Given the potential advantages of microneedles, it’s no surprise that their use is being explored in a whole host of clinical and non-clinical applications. In the less regulated cosmetic market, microneedles in the form of ‘derma rollers,’ are already in widespread use. And though it’s hard to test claims that microneedles (alone or used with creams) rejuvenate the skin, we have conducted studies on topical delivery of collagen and copper peptide, which play important roles in skin regeneration and healing, but are too large to easily pass through the skin barrier. Using microneedle pretreatment increases the uptake of both molecules into the dermis significantly, with potential applications in medicine as well as cosmetics.

The pioneering smallpox vaccination developed by ‘father of immunology’ Edmund Jenner was first administered by scratching the skin.

Another area in which microneedles show promise is in topical pain relief, and this has been a major research focus in my lab. Specifically, we have developed a microneedle patch for administration of lidocaine. Lidocaine in gel or patch form is already in common use as a topical anesthetic before injections, or to relieve local pain. However, it is relatively slow to act, taking 20–30 minutes to cross the skin and start working. If you imagine a busy vaccination clinic, that’s a significant wait between applying the patch and being able to administer the vaccine. In animal studies, we have shown that lidocaine penetrates the outer layer of skin in less than 5 minutes using microneedle patches.

Vaccination is another area in which microneedles could represent a major advance. After all, the pioneering smallpox vaccination developed by “father of immunology” Edmund Jenner was first administered by scratching the skin. Recent research indicates that if a self-administrated patch were available, significantly more people would opt for an annual flu vaccination (3). The same study found that most people were able to successfully apply a prototype patch themselves. Many groups are exploring microneedle vaccination, with promising preclinical results for flu, anthrax and others.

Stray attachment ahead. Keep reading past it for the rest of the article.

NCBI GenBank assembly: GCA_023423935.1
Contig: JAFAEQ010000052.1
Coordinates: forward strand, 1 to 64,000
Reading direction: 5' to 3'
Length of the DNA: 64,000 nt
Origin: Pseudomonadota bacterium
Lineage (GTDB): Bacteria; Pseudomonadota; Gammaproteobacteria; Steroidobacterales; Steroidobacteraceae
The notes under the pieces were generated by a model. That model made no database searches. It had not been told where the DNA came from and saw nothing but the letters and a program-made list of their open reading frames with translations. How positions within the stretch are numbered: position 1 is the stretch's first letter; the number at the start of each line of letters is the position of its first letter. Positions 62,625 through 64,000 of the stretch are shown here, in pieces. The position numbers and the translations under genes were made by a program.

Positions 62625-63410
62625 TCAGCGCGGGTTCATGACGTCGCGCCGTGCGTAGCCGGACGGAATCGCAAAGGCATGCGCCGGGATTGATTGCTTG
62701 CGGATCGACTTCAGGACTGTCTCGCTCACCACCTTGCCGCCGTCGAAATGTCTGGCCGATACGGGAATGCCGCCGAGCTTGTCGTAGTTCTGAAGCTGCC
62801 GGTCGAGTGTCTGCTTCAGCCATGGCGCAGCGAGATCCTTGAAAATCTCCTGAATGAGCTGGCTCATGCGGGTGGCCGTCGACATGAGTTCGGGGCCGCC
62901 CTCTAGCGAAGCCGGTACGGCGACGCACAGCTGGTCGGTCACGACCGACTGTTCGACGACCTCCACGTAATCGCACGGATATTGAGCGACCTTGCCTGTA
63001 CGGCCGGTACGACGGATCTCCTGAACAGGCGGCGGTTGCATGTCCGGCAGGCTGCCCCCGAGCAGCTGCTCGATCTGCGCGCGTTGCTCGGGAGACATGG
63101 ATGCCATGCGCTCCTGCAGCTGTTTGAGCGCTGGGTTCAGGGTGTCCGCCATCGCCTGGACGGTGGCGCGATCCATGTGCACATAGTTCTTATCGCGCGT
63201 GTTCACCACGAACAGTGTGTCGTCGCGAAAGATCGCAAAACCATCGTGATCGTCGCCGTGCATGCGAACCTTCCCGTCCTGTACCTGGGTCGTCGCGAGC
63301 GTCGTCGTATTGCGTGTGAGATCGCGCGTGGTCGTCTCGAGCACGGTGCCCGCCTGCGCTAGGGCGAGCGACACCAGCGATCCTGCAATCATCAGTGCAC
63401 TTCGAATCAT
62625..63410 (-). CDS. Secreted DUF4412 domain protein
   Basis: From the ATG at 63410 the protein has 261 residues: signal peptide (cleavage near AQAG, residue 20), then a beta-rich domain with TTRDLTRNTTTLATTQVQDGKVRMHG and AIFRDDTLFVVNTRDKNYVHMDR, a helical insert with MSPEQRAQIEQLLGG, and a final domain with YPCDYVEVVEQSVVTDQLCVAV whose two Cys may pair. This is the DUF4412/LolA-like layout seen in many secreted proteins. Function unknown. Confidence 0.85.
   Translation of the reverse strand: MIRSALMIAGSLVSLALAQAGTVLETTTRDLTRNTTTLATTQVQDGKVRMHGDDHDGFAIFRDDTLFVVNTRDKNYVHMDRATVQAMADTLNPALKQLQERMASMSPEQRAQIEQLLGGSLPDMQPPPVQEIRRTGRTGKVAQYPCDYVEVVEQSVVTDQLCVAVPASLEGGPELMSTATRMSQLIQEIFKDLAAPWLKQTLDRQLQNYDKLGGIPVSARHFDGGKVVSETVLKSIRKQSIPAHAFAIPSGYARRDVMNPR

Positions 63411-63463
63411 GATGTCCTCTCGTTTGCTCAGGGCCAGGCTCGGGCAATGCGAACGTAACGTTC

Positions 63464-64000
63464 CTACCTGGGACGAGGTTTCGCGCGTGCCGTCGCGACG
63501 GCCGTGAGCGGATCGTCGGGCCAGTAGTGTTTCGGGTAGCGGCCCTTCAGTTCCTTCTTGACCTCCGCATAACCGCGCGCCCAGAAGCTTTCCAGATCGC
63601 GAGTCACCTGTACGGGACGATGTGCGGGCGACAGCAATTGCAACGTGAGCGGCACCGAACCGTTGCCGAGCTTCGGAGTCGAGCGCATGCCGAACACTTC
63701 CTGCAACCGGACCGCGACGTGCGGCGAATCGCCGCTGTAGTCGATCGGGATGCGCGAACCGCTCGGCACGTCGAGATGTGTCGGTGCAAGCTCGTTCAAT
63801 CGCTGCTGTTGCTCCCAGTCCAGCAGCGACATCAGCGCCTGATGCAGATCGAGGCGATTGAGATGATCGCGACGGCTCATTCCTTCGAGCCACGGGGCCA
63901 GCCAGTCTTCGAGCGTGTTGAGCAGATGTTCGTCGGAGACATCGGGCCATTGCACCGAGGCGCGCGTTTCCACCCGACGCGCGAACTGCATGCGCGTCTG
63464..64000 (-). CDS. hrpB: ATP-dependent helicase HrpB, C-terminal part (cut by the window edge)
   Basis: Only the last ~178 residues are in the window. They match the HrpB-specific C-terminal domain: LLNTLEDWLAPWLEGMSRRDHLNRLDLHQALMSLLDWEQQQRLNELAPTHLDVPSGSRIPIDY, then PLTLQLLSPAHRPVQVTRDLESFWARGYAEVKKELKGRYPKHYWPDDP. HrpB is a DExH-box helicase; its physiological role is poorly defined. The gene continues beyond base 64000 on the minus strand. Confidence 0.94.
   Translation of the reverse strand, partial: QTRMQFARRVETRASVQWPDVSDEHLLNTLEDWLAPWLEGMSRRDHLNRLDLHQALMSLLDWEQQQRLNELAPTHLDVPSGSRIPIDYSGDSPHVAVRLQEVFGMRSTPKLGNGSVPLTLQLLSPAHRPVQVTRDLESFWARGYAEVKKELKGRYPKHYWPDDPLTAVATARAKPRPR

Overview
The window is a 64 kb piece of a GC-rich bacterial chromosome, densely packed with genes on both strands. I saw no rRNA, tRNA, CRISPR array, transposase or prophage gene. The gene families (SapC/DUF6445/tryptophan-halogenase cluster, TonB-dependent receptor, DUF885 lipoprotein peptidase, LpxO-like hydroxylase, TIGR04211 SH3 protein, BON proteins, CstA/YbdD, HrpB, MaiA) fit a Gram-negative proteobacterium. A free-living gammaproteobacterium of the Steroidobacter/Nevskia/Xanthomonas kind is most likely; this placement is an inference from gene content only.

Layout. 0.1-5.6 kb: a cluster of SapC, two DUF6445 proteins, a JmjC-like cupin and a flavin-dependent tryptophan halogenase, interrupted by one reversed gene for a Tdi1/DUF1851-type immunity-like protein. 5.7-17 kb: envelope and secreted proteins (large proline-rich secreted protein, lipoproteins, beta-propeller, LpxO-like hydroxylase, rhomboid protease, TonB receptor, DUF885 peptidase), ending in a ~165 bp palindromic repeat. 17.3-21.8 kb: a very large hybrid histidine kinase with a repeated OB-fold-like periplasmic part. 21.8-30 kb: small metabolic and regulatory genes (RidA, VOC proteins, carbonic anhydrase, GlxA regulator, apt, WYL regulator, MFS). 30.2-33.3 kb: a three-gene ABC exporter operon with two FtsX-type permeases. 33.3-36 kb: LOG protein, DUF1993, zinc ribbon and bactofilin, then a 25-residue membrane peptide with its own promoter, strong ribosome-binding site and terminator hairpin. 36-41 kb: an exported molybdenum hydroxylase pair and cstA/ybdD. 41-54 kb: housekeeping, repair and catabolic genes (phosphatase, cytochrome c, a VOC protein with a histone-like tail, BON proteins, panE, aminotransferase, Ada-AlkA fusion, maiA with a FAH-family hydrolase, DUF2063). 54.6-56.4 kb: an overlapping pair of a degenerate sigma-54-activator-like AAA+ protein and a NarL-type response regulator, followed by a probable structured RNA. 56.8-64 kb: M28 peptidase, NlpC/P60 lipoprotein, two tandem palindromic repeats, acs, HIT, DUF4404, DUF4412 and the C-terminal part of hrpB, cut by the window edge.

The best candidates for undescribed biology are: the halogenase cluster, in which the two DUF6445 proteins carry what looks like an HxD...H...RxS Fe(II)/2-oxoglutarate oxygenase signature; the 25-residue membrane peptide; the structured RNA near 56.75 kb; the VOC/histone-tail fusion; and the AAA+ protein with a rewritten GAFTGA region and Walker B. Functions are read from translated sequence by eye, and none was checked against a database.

With multiple microscale passages created inside the skin, the delivery of various fragile biomolecules becomes possible. Microneedles, therefore, may have big potential in the world of pharmaceutical products (see “Microneedle Trials to Watch”).

.....Jeong-Woo Lee, Georgia Tech

Microneedle Trials to Watch

Eye disease (Georgia Institute of Technology)

Scientists at Georgia Tech have developed a microneedle patch for use on the eye. The patch could be used in place of eye drops for conditions like glaucoma. Eye drops, while convenient, require daily use and have poor compliance – by giving a pain-free microneedle injection in the doctor’s office, patients may be less likely to forget their medication. Hypodermic injections into the center of the eye are increasingly common, but the researchers think a microneedle patch may be more effective as it delivers the drug exactly where it needs to go.

Polio vaccination (Georgia Institute of Technology and Micron Biomedical)

Polio is one of the success stories of immunization, with cases down 99 percent since 1988. To hit 100 percent, it is essential that children continue to be vaccinated, even where the risk is very low. However, the cheap and convenient live attenuated oral vaccine carries a small risk of developing the disease, so its use is being phased out in regions where polio is no longer a threat. The problem is that the inactivated vaccine must be injected, meaning it is more expensive and must be administered by healthcare workers. Georgia Tech and Micron Biomedical recently received a grant from the Bill and Melinda Gates Foundation to develop a microneedle patch that could combine the ease of use and low cost of the oral vaccine with the safety of the injectable.